THE CRYSTAL CITY IS ALIVE. (A phrase extracted from Moore's words), puts the Detroit, America and the World on notice. The alarm has sounded and it is now time to mobilize all creative units to the frontline.
Review: Lego Funk are back with more of their big chunks of funk, with DJ Choice reworking a brace of Latin cuts for this fiery 7". The a-side is Pablo Ruiz's reflip of Roberto Roena's 1974 salsa-influenced number "Que Se Sepa" as sampled by Ugly Duckling on "Let It Go". It's extended from front to back, with extra drums and perc beefing things up. The Rebel DJ's monster re-rub of Ray Barretto's already monster Latin boogaloo funk original "Right On" then takes care of the flip, with plenty of Latin heat and big wind sounds all pumping those sunny grooves.
Review: Luke Vibert is an ever green sonic inventor who can do whatever he pleases with sound. The latest in a long line of projects with Hypercolour and its associated labels is another gem: Rave Hop mixes up downtempo beats, hip hop and r&b with twisted electronics, rave and techno. It's something that could go horribly wrong in the hands of a lesser producer, but here the fusions are amazingly seamless. "No Competition" is a classic era boom bap tune with lush piano chords, "Styles" sounds like a reworked Slick Rick tune with huge breakbeats and "All Night" is as smooth as silk thanks to a buttery vocals and long legged drums that sink you in deep.
Dinosaur L - "Go Bang" (Danny Krivit edit Of Walter Gibbons remix) (8:55)
Hanson & Davis - "I'll Take You On" (Danny Krivit edit Of Larry Levan remix) (5:27)
Review: Dinosaur L's "Go Bang" is an enduring classic from the golden period when house and disco mixed freely. It was hammered at Paradise Garage and has been re-edited many times. Next up to have a go on Arthur Russell's Sleeping Bag is Danny Krivit who edits Walter Gibbons's remix. The drums are snappy, the groove urgent, the funk very real. ON the flip, Krivit tackles an edit of a Larry Levon remix of Hanson & Davis - "I'll Take You On". It is loose, with tumbling drums and tooting arps next to the shiny, soraing vocals. Classic stuff.
Review: Berlin-based rising star Sally C has decided to launch a label, the brilliantly named Big Saldo's Chunkers, with a debut EP of tracks she made after listening to copious amounts of turn-of-the-90s hip-house. The standout track - though the standard is uniformly high - is probably the sweaty and bustling A-side "OG Chunker", where bubbly motifs and rap vocal snippets ride a rolling, thickset groove. "Let's Get This" feels and sounds like a tribute to both hip-house legend "Fast" Eddie Smith and the more muscular style of "Sound Factory" house popularized by Junior Vasquez, while "Turn That" is a wonderfully low-slung and pumping affair that comes on like Mr Lee's "Pump Up Chicago" for the Boiler Room generation.
Review: Spanish techno legend Oscar Mulero presents the second installment of Warm Up's limited edition Bandcamp Vinyl series, with three straight up techno tools from a true master of the craft. On 'WUBC 2', feel the mental overdrive of A-side cut "Gradual Blending" which will punish you with its relentless groove, go deeper into the later hours with the more restrained B-side offerings like the hypnotic and strobe-lit gallop of "Evolutionary Decay" or the Millsian majesty of "Natural Resources". Best described by the label itself as 'merciless techno designed to shake minds and feet.'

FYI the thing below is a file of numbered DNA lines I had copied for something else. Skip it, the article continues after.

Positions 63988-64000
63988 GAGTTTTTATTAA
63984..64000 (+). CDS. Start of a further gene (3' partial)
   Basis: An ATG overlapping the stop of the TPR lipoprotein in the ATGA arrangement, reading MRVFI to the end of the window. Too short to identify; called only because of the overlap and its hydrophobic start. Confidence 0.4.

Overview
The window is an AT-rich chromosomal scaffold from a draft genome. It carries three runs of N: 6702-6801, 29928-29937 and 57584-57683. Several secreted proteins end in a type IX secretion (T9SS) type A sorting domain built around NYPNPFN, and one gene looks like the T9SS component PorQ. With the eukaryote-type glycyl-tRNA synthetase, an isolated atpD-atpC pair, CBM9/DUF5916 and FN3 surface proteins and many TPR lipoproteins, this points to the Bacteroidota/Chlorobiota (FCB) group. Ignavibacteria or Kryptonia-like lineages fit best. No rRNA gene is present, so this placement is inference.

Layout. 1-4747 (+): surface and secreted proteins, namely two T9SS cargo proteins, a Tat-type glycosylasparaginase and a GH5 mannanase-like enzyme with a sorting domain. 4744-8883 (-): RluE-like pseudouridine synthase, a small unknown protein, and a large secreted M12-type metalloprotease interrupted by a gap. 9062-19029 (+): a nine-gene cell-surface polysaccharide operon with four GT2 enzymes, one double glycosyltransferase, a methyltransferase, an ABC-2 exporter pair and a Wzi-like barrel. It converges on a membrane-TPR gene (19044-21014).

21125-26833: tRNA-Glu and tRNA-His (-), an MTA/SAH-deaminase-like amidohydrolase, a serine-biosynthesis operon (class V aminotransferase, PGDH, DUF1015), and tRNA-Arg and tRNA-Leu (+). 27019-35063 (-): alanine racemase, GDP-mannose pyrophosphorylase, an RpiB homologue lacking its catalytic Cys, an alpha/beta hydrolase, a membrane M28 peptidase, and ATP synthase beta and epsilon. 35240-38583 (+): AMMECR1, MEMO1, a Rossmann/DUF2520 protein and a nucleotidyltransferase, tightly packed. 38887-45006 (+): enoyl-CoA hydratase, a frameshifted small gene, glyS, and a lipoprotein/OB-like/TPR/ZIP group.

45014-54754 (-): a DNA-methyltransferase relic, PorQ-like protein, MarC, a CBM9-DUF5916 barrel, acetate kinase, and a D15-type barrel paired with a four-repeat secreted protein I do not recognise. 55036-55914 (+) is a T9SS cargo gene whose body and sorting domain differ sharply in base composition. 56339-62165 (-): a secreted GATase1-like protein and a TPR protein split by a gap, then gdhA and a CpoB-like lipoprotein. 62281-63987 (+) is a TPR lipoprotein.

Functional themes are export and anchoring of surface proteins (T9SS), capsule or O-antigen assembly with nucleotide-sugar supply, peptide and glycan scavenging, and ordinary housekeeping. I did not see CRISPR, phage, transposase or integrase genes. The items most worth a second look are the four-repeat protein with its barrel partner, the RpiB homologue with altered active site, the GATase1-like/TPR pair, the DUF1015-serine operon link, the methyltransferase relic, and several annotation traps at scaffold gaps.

Review: Since launching a few years back, Deep Cover has proved to be one of the most interesting, eccentric and leftfield re-edit imprints). The label's latest essential missive sees Alexis Le Tan don the easy-to-spot Alexis Le Fan alias to deliver two vital re-rubs. On side A, the French producer and editor has his wicked way with a vintage Perfect Zebras track, expertly extending and rearranging the post-punk, new wave synth-pop cut to make greater use of the original's squally horns, bubbly bass and drowsy vocals. Over on the flip he delivers a fine rub of a squelchy, Clarinet-laden number from the early '80s that sounds like it might be Middle Eastern in origin (but, of course, may not be). Either way, it's an eccentric, oddball treat.
Kenkou - "Everlasting Dreams" (Calm Still Dreaming mix) (11:08)
Deadbundy - "Lorenz" (Calm extended mix) (7:06)
Review: When it comes to sumptuous, sunrise-ready ambient, deep house and downtempo jams, there are few finer exponents of the art forms than Fukagawa Kivotaka AKA Calm - a Japanese producer whose work has been sound-tracking stunning sunsets since the turn of the '90s. Here Hell Yeah Recordings shine a light on two of his numerous killer remixes. On side A he delivers a stunning re-imagining of Kenkou's 2004 track "Everlasting Dreams", slowly building up from a lengthy Spanish guitar-sporting ambient intro to gentle, Latin-tinged deep house bliss over 11 atmospheric and evocative minutes. Over on the flip, he delivers his interpretation of Deadbundy's "Lorenz", serving up a chugging, mid-tempo cosmic disco-meets-deep house take flecked with jazzy guitar licks and propelled forwards by a suitably druggy electronic bassline.